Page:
The link between mobile phone usage and cancer has been a subject of intense debate for at least a decade.
Now, a major US government study conducted on hundreds of rats claims to have established a link between the two. However, 'it may raise more questions than it answers'.
Researchers at the US National Toxicology Program subjected the rats high doses of radiation, similar to ones that emit from mobile phone, for nine hours every day, seven days a week for two years and compared them with rats that did not receive radiation, reports CNN.
These were the findings:
- 2% to 3% of the male rats developed brain tumours. However, the occurrence was only 1% among the female rats.
- Meanwhile, 2% to 7% of male rats developed heart tumours, whereas it was evident in only 2% of female rats.
Though the study reveals only a tiny percentage of rats developing tumours, researchers believe it's a major finding.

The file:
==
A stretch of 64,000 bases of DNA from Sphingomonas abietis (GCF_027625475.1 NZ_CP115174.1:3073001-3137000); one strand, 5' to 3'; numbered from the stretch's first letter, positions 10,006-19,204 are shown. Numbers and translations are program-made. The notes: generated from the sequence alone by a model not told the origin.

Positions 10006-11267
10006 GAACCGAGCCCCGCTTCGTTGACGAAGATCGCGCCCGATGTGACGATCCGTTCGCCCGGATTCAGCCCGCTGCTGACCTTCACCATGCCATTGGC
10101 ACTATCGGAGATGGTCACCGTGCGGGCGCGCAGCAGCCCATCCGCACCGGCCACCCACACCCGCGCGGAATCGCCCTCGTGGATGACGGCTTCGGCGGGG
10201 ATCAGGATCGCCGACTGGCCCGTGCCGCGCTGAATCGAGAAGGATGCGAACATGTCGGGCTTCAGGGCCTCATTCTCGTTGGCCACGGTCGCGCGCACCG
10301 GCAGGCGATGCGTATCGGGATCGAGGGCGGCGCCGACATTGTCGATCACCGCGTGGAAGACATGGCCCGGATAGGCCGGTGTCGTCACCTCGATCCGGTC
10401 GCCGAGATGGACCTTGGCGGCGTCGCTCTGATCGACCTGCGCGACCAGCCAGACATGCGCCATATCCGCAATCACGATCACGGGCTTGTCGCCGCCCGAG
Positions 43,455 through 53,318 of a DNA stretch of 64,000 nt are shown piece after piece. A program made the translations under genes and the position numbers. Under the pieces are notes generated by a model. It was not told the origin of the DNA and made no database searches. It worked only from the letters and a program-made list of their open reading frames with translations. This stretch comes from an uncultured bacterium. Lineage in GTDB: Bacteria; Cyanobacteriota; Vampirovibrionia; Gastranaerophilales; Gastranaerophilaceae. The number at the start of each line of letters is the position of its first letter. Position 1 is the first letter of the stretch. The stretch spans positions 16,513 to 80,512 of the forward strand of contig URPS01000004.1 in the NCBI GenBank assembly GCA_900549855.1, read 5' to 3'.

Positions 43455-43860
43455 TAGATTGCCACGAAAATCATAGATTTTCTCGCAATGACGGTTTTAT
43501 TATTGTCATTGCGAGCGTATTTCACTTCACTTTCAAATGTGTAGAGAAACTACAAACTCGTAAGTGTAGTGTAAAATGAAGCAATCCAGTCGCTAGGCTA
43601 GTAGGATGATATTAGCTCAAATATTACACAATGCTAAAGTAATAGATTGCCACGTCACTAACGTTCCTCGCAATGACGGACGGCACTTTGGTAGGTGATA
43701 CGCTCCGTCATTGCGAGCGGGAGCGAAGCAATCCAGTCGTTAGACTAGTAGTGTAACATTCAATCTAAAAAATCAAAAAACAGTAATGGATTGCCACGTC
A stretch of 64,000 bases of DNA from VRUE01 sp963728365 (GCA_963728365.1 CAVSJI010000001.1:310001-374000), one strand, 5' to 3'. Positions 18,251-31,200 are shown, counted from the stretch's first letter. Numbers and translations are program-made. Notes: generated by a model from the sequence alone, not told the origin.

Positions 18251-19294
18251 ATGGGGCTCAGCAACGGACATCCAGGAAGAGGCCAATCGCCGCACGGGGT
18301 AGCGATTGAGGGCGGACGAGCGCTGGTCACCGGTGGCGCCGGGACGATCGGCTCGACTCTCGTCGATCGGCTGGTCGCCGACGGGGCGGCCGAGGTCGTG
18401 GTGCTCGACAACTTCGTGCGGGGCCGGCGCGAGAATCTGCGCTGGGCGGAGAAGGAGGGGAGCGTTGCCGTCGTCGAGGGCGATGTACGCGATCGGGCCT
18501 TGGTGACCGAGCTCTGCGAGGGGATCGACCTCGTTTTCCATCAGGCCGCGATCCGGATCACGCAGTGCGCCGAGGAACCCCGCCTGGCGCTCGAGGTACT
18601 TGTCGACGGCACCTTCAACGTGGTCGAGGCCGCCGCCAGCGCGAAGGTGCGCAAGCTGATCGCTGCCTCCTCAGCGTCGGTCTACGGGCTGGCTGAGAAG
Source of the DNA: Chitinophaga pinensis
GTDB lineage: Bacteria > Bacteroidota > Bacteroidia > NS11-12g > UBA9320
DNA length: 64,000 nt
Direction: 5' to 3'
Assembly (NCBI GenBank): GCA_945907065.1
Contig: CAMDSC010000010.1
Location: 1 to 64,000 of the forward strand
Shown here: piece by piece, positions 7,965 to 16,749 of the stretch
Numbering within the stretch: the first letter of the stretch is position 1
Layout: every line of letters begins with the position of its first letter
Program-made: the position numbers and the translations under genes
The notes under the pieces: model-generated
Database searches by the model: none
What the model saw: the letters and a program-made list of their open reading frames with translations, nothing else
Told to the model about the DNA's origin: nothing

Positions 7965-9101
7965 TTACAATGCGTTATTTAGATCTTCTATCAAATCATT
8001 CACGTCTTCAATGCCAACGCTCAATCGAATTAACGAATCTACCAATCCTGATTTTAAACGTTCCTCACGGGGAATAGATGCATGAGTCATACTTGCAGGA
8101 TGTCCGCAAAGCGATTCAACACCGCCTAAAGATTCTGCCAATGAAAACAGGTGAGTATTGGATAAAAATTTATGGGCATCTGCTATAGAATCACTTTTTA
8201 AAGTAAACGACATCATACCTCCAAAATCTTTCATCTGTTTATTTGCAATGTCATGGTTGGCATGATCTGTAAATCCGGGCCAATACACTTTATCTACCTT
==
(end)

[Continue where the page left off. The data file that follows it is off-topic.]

"Given the widespread global usage of mobile communications among users of all ages, even a very small increase in the incidence of disease resulting from exposure to Radio-Frequency Radiation (RFR) could have broad implications for public health," the study says.
Here's the interesting bit. The rats that developed tumours actually lived longer than the "control rats" that were not exposed to the radiation, reports NBC News.
One must also keep in mind that study conducted on rats is never directly linked to humans. However, it certainly gives researchers the much needed push to delve deeper into the findings, reports Time.
There have been several studies which haven't found any conclusive link between mobile phone usage and cancer, reports Wall Street Journal.
Salvatore Insinga, a neurosurgeon at Northwell Health's Neuroscience Institute in Manhasset, New York speaking to CNN said, "As of now, there are not enough data to advise people to cut their cellphone use or to use earbuds."